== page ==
On 17th July 1998, independent researcher and writer Paul Gilbert travelled to St. Petersburg, for the interment of Emperor Nicholas II and his family. Twenty years later to the day, he journeyed to Ekaterinburg, to take part in the events marking the 100th anniversary of the Tsar’s death and martyrdom.

In his own words and photographs, the author shares his experiences and impressions of this historic event, which include visits to the Church on the Blood, Ganina Yama, Porosenkov Log, the Patriarchal Liturgy, exhibitions, and much more.

In addition are 24 illustrated news articles about events leading up to Tsar’s Days in the Urals, from 1st to 31st July 2018.

Gilbert’s solemn journey to the Urals allowed him to experience history in the making, and to honour the memory of the Holy Royal Martyrs, a century after their death and martyrdom.”

BOOK DESCRIPTION

Hardcover and Paperback editions. 152 pages + Richly illustrated with nearly
200 COLOUR PHOTOS, 65 of which were taken by the author

CLICK ON THE LINK BELOW TO ORDER FROM AMAZON

HARD COVER EDITION @ $40 USD

PAPERBACK EDITION @ $25 USD

© Paul Gilbert. 5 July 2022

Myrrh-streaming icon of Tsar Nicholas II brought to Ekaterinburg for Tsar’s Days

PHOTO: Alexander Chernavsky carries the miraculous Myrrh-Streaming Icon of Tsar-Martyr Nicholas II, during the 21-km Cross Procession from the Church on the Blood in Ekaterinburg to the Monastery of the Holy Royal Martyrs at Ganina Yama

The annual Cross Procession held during Tsar’s Days in Ekaterinburg on 17th July is known for many miraculous events. It was during this year’s procession, that the miraculous Myrrh-Streaming Icon of Tsar-Martyr Nicholas II, once again began to stream myrrh. The icon was brought from Moscow, by the head of the Military Orthodox Mission, Alexander Chernavsky, and this miracle was witnessed by the film crew of the Orthodox Soyuz TV channel, headed by correspondent Svetlana Ladina.

“This is the 30th annual Cross Procession in which we are taking part. The icon of the Tsar-Martyr Nicholas II has been streaming myrrh since 1998, and today, look, droplets of myrrh on the icon itself and along the frame have appeared like “diamonds”. I think the Sovereign is happy that we are here, and these “diamonds” bless all the participants in the procession. Kiss and pray for the sovereign to open our eyes and heart,” – said Alexander Chernavsky.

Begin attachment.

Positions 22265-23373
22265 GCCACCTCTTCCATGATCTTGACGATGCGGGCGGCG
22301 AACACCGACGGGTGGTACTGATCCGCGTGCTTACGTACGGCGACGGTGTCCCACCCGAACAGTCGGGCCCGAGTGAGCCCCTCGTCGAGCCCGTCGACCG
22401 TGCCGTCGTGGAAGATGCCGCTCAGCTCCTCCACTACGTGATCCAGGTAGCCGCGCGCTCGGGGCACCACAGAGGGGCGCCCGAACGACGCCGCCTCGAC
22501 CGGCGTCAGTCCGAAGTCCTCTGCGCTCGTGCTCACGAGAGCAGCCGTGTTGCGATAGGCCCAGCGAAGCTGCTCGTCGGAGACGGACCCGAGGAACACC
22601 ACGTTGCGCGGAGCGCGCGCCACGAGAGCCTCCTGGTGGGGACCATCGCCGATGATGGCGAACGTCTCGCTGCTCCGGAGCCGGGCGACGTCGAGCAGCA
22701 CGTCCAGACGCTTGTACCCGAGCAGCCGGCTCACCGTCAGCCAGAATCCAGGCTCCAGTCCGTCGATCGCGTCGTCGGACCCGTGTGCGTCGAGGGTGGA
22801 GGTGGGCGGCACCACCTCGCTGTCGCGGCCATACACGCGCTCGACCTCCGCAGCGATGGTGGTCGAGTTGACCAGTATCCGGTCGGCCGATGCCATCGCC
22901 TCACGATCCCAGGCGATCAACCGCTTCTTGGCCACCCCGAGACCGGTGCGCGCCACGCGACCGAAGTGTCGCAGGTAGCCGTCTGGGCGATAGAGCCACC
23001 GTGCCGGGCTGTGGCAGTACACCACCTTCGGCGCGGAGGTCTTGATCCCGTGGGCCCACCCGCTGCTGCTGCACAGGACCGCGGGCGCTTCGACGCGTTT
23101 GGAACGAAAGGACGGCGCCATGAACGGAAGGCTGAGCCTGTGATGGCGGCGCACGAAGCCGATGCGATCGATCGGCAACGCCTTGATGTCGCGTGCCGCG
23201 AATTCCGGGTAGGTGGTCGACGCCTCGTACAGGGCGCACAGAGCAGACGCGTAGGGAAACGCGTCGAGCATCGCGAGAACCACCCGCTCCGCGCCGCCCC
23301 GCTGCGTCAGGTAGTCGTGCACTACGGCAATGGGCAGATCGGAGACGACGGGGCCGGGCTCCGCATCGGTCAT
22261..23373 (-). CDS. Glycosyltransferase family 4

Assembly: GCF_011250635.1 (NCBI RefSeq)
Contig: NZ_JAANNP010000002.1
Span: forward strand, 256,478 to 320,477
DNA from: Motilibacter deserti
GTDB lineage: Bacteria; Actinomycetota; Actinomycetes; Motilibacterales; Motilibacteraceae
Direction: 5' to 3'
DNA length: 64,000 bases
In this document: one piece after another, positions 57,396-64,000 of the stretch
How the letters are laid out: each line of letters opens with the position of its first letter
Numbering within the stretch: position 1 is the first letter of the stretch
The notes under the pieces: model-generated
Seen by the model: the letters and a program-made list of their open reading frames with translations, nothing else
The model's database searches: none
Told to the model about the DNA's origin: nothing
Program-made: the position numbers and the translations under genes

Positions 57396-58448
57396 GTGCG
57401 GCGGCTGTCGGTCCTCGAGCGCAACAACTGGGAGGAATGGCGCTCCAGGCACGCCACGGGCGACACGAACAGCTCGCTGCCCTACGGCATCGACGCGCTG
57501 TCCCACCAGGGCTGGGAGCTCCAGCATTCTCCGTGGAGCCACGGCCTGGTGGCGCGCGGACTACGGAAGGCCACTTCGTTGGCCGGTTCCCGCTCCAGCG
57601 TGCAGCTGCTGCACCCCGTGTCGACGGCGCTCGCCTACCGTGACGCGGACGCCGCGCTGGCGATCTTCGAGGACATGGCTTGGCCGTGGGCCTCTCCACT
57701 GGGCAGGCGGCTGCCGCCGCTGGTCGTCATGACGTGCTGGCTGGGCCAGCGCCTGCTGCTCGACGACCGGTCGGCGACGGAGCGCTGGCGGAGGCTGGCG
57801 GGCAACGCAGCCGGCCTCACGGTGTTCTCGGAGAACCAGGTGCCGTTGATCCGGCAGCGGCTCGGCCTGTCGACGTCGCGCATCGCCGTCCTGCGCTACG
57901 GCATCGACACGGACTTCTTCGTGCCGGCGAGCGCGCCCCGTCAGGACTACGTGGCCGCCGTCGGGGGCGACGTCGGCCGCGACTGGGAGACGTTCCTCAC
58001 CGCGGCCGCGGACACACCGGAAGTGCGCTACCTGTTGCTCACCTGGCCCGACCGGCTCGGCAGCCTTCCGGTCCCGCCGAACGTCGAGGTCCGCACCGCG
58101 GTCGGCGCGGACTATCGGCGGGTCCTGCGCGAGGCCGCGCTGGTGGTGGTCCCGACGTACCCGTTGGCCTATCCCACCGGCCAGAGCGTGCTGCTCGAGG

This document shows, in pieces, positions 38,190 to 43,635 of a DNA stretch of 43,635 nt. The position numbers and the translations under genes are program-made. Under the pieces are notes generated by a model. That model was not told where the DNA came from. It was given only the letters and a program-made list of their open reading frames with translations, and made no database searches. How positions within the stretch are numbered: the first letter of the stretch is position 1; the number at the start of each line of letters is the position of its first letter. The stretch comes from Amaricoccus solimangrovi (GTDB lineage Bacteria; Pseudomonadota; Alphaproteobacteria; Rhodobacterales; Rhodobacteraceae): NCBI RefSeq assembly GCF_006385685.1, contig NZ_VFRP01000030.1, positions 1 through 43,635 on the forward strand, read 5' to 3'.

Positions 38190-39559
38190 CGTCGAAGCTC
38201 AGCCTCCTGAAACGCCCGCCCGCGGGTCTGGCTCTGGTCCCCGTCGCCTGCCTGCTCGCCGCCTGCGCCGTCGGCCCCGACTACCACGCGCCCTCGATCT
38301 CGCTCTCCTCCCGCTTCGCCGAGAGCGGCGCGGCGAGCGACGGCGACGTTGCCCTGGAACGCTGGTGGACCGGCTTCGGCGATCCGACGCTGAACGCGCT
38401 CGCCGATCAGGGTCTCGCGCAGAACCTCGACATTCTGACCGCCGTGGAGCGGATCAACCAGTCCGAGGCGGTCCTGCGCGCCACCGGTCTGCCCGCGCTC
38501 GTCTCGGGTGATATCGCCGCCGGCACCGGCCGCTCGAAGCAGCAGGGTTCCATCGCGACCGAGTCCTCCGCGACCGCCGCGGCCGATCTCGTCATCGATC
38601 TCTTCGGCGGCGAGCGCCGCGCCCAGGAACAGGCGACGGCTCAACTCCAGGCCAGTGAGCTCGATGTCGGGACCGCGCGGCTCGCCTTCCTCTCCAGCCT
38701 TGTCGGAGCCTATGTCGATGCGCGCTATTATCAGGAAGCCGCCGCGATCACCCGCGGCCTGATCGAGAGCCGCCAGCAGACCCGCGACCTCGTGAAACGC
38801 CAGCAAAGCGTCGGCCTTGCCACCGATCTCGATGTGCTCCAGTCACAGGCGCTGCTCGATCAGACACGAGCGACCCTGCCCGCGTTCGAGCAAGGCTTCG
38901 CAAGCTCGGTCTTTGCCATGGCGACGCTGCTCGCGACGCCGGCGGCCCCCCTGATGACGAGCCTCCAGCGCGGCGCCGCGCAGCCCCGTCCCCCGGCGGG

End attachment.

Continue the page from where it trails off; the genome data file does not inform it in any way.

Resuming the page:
The icon of the Russian Emperor Nicholas II was painted in the United States of America even before the sovereign was glorified in Russia by the Moscow Patriarchate. And this event has an amazing story . . .

VIDEO: interview with Alexander Chernavsky, and coverage of the Cross Procession from the Church on the Church on the Blood in Ekaterinburg to the Monastery of the Holy Royal Martyrs at Ganina Yama

The miraculous Myrrh-Streaming Icon of Tsar-Martyr Nicholas II

The Icon of Tsar-Martyr Nicholas was commissioned by Ija Schmit (1936-2018), a Russian émigré in the United States, who used money inherited from her mother to have the icon painted in 1996.

Paul Gilbert first met Ija in 1998, when she joined his annual Romanov Tour to Russia, which that year included Moscow and Crimea. Ija was accompanied by her husband Harvey and their daughter Nina. It was during this visit that she told me about this icon, a copy of which she later gifted me.

The icon would be dedicated to the future canonization of Tsar-Martyr Nicholas in Russia[1], and in memory of her mother. After Ija’s initial inspiration to have the icon painted, she contacted iconographer Paul Tikhomirov, himself a Russian immigrant, to see if he was interested in her project. Tikhomirov’s response was, “I will make the icon shine!” They decided to depict Nicholas II in coronation robes [1996 was the 100th anniversary of his coronation in Moscow], with St. Nicholas, his patron saint, and St. Job, on whose feast day Nicholas was born, in the upper right and left hand corners. Below the figures would be printed in Russian, “This Holy Icon is for the Canonization of the Tsar-Martyr in Russia.”

Ija received the finished icon on 12th May 1996 and then traveled to Texas, where it was blessed by Bishop Constantine (Yesensky), an old family friend, who had served as Bishop of Great Britain. The icon, however, was not intended solely for family veneration. Ija and her husband, Harvey Schmit, had already arranged to have paper copies of the icon printed to commemorate the 100th anniversary of the coronation of Tsar Nicholas II on 27th May (O.S. 14th) 1996.